Electrical engineers and embedded programmers can expect to work several different jobs over the course of their careers. In the mid- to late-20th century, an engineer could expect to find a job with a large company, work it for 25 or 30 years, and then retire with a pension. But today things are different. For instance, over a 20-year period, the average engineer or programmer who reads Circuit Cellar might work for a handful of different corporations, start a business, work on contract projects, and even bill hours as a consultant. Others will move between industry and academia, serve as managers, and hold positions on corporate boards.

To excel during the course of a long tech career in the 21st century, you’ll need to continuously hone your communication skills much like you do your hardware and software abilities. You must practice self awareness in order to assess your amiability, approachability, and listening skills. And you should continuously endeavor to keep your communication skills up to snuff by staying on top of advances in social media and business-standard communication protocols. While some jobs will require you to work long hours alone, the success of others will require you to check your ego at the door and let your client have his or her say. It won’t be easy. But the sooner you start focusing on strengthening your communication skills the better off you’ll be. As Steve Ciarcia notes in “Managing Expectations” (Circuit Cellar 266), your success will be based on “the art of managing expectation in the eyes of others.” Ciarcia writes:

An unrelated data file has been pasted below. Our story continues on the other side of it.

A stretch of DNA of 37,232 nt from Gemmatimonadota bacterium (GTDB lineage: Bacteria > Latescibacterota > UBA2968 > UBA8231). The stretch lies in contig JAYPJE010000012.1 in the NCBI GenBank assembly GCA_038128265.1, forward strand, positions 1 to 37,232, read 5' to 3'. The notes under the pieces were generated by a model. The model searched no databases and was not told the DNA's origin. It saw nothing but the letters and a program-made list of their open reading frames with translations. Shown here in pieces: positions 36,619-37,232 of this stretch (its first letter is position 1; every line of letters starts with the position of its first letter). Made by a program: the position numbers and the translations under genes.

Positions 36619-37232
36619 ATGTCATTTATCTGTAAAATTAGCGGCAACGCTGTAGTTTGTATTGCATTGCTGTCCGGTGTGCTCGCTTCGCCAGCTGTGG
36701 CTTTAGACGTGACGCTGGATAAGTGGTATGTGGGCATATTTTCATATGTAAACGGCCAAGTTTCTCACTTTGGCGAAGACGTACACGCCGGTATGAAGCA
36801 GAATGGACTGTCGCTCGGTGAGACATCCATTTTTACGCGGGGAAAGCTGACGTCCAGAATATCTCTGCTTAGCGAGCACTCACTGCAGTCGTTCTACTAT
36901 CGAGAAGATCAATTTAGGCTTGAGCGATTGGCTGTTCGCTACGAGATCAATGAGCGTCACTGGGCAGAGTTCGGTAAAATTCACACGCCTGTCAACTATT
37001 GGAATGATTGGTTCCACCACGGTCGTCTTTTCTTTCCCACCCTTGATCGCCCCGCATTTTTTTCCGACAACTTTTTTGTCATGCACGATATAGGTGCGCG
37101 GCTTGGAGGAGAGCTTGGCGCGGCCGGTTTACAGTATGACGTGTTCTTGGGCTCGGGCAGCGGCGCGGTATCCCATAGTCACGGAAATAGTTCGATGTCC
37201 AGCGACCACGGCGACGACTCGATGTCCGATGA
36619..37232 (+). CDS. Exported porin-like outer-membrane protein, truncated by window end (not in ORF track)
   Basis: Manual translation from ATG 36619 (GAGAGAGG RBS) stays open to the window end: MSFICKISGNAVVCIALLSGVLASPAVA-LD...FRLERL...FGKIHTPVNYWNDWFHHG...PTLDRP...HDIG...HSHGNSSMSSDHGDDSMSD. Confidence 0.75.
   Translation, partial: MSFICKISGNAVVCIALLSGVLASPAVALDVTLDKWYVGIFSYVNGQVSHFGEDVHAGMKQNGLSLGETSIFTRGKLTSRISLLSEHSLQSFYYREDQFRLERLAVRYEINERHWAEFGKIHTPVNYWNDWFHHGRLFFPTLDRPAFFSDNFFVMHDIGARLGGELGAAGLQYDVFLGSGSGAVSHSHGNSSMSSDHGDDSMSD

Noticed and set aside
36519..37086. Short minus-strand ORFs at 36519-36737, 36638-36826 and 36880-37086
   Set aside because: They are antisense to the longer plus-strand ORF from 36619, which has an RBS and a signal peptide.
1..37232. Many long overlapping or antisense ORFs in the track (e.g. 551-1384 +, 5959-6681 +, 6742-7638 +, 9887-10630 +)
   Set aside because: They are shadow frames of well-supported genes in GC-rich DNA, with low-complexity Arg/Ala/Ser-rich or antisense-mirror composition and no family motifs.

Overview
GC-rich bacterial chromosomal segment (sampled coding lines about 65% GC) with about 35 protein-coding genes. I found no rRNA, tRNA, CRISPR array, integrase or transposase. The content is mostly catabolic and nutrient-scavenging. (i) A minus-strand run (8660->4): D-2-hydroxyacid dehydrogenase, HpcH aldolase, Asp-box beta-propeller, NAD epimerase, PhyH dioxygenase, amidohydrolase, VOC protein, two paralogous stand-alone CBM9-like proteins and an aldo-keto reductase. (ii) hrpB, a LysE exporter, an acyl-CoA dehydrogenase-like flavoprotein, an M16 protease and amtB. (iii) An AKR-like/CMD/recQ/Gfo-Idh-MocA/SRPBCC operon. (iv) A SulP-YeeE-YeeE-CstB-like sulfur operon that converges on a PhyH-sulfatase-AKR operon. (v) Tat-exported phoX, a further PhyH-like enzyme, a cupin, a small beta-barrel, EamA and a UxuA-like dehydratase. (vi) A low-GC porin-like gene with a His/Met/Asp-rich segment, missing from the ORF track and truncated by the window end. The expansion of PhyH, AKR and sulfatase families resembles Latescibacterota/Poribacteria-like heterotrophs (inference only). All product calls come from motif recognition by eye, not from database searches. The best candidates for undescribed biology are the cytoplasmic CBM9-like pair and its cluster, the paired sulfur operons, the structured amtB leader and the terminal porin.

I have a theory. People are a lot more comfortable when they can predict the future, or at least if they think they can. Look at all the resources we put into forecasting the weather or economic conditions, despite the fact that we know these are complex, chaotic systems whose sensitivity to initial conditions makes any long-term predictions less dependable. This applies on a personal level, too. We have developed protocols that help us interact with each other. We say “hello” when we pick up the phone. We shake hands when we meet for the first time. These protocols (i.e., “social customs”) help us control the process of learning about each other—what we need and what we can provide in a relationship.

Communication “protocol” is particularly important in the relationship between an engineer and his client. There is a huge amount of diversity in such a relationship. Unstated assumptions can lead to enormous gaps in expectations resulting in disappointment, frustration, anger, or even legal action in extreme cases.

Despite the fact that human resource types tend to treat engineers as interchangeable cogs in a machine, individual engineers may have distinctly different talents. Some have extensive expertise in a particular technology. Others have more general system-level design skills along with an ability to pick up the finer points of new technologies “on the fly.” Some are good at communicating with clients and developing system concepts from vague requirements, while others need to dig into the minutiae of functional specifications before defining low-level implementation details.

As an engineer, it is important to recognize where your talents lie in this broad spectrum of possibilities, and to be honest about them when describing yourself to coworkers and potential clients. Be especially careful with people who are going to represent you to others, such as headhunters and engineering services brokers. Resist the urge to “inflate” your capabilities. They’ll be doing that on your behalf, and you don’t want to compound the problem.